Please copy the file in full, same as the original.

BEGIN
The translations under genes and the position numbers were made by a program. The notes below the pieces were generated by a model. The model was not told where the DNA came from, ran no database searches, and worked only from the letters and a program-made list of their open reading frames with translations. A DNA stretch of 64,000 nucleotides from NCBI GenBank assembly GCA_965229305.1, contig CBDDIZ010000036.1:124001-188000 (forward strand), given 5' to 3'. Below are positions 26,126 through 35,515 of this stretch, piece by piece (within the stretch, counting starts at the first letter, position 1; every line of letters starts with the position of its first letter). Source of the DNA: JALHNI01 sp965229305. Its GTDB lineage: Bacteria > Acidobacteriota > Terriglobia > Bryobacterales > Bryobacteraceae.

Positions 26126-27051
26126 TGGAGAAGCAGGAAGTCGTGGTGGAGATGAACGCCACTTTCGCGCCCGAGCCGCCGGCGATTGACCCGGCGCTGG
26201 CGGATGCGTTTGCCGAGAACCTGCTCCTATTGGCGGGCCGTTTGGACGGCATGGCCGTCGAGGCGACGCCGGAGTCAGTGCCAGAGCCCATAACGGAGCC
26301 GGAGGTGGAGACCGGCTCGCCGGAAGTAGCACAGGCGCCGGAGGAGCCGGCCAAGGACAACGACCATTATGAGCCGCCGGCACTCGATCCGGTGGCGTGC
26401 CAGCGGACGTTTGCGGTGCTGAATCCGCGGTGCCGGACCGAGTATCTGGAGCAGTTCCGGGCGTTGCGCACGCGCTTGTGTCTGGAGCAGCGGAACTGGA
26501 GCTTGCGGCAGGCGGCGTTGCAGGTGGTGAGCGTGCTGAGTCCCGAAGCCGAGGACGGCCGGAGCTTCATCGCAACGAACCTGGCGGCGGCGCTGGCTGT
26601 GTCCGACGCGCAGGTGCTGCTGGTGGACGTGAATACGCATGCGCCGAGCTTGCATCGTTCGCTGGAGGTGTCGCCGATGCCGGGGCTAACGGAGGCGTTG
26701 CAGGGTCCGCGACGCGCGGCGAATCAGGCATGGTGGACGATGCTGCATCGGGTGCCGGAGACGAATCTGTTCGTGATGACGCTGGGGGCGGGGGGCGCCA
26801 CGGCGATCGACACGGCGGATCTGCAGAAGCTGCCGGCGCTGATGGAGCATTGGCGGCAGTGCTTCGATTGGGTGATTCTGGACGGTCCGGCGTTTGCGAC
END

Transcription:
The translations under genes and the position numbers were made by a program. The notes below the pieces were generated by a model. The model was not told where the DNA came from, ran no database searches, and worked only from the letters and a program-made list of their open reading frames with translations. A DNA stretch of 64,000 nucleotides from NCBI GenBank assembly GCA_965229305.1, contig CBDDIZ010000036.1:124001-188000 (forward strand), given 5' to 3'. Below are positions 26,126 through 35,515 of this stretch, piece by piece (within the stretch, counting starts at the first letter, position 1; every line of letters starts with the position of its first letter). Source of the DNA: JALHNI01 sp965229305. Its GTDB lineage: Bacteria > Acidobacteriota > Terriglobia > Bryobacterales > Bryobacteraceae.

Positions 26126-27051
26126 TGGAGAAGCAGGAAGTCGTGGTGGAGATGAACGCCACTTTCGCGCCCGAGCCGCCGGCGATTGACCCGGCGCTGG
26201 CGGATGCGTTTGCCGAGAACCTGCTCCTATTGGCGGGCCGTTTGGACGGCATGGCCGTCGAGGCGACGCCGGAGTCAGTGCCAGAGCCCATAACGGAGCC
26301 GGAGGTGGAGACCGGCTCGCCGGAAGTAGCACAGGCGCCGGAGGAGCCGGCCAAGGACAACGACCATTATGAGCCGCCGGCACTCGATCCGGTGGCGTGC
26401 CAGCGGACGTTTGCGGTGCTGAATCCGCGGTGCCGGACCGAGTATCTGGAGCAGTTCCGGGCGTTGCGCACGCGCTTGTGTCTGGAGCAGCGGAACTGGA
26501 GCTTGCGGCAGGCGGCGTTGCAGGTGGTGAGCGTGCTGAGTCCCGAAGCCGAGGACGGCCGGAGCTTCATCGCAACGAACCTGGCGGCGGCGCTGGCTGT
26601 GTCCGACGCGCAGGTGCTGCTGGTGGACGTGAATACGCATGCGCCGAGCTTGCATCGTTCGCTGGAGGTGTCGCCGATGCCGGGGCTAACGGAGGCGTTG
26701 CAGGGTCCGCGACGCGCGGCGAATCAGGCATGGTGGACGATGCTGCATCGGGTGCCGGAGACGAATCTGTTCGTGATGACGCTGGGGGCGGGGGGCGCCA
26801 CGGCGATCGACACGGCGGATCTGCAGAAGCTGCCGGCGCTGATGGAGCATTGGCGGCAGTGCTTCGATTGGGTGATTCTGGACGGTCCGGCGTTTGCGAC